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Communicating Change

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Communicating Change

Winning Employee Support for New Business Goals


15 min read
9 take-aways
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Forget the CEO's speech. Managers who want to connect with employees should empower and inform front-line supervisors.

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Nearly every CEO of a large corporation believes that words directly from his or her mouth will inspire front-line employees. Five decades of research show just the opposite, explain consultants and authors T.J. and Sandar Larkin. Their investigations emphasize the importance of communicating change through low-level supervisors, a group that has more credibility with front-line workers. They maintain that CEOs must go beyond simply telling supervisors what to do; they must also listen to these key employees and empower them by taking their suggestions seriously. The authors provide plenty of real-world examples to bolster their case. recommends this clearly constructed argument to CEOs and to anyone charged with communicating with large numbers of employees. This engaging treatise, a classic, is ready to persuade its next crop of managers.


Communicating to Employees: Forget What You Know

When a corporation must tell front-line employees about major changes such as layoffs or strategic shifts, the method of communication follows predictable scripts. Everyone is herded into a massive conference room to hear the news directly from the CEO. The top boss lauds the employees’ hard work, emphasizes the critical nature of this new initiative and ends the rah-rah speech with a plea for support. That is followed by videos sent to the company’s far-flung offices and satellite hookups where corporate types address employees’ questions and concerns. The company newsletter overflows with information about the change.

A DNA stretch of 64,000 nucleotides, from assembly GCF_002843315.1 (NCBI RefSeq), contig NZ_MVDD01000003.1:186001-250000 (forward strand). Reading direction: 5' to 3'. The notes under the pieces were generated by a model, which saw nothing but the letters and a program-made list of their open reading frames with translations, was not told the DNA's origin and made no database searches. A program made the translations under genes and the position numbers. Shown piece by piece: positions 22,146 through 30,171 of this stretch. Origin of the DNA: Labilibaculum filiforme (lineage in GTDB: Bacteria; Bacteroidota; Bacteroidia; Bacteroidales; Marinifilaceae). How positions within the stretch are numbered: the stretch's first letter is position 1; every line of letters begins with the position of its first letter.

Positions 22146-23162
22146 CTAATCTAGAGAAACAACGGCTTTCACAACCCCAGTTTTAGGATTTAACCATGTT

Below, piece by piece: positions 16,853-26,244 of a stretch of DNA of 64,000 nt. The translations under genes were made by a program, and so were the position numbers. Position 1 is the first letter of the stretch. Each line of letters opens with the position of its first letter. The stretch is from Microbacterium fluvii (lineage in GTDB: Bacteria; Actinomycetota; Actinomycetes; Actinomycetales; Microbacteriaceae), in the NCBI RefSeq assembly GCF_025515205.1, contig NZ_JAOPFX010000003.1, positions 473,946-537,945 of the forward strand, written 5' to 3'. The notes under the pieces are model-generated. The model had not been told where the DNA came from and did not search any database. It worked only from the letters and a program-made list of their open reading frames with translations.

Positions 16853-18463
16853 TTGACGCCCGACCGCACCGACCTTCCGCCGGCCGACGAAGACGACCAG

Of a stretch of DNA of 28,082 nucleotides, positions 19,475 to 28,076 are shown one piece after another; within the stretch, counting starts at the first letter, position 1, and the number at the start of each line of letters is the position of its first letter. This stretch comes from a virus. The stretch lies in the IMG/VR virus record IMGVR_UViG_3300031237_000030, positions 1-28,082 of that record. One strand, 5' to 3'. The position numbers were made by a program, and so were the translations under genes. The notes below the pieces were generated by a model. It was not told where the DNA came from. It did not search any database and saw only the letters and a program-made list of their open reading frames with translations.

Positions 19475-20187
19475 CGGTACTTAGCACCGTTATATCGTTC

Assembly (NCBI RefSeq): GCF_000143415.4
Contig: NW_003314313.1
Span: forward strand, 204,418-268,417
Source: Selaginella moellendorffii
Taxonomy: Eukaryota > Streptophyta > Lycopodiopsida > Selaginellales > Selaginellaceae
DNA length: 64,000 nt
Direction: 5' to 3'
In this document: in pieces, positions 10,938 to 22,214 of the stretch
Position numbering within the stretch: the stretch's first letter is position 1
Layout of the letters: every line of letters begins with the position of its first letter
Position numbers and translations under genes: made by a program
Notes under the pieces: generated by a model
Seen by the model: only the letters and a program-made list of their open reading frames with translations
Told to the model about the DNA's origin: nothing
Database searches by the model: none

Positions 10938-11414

This approach is all wrong for any company that hopes to win the hearts and minds of its front-line employees. In fact, it can be counterproductive. Workers facing layoffs or pay cuts are likely to receive the head office’s messages with suspicion or outright hostility. Eastern Airlines executives learned this lesson the hard way in 1988. When the news was bad, top execs met with the rank and file, only to be greeted with spitting or even swinging fists.

Those ugly confrontations simply proved the...

About the Authors

T. J. Larkin and Sandar Larkin are directors of Larkin Communications Consulting, which has offices in New York, London and Melbourne. T. J. holds a doctorate and attended the University of Oxford and Michigan State University. Sandar previously worked for an international bank.

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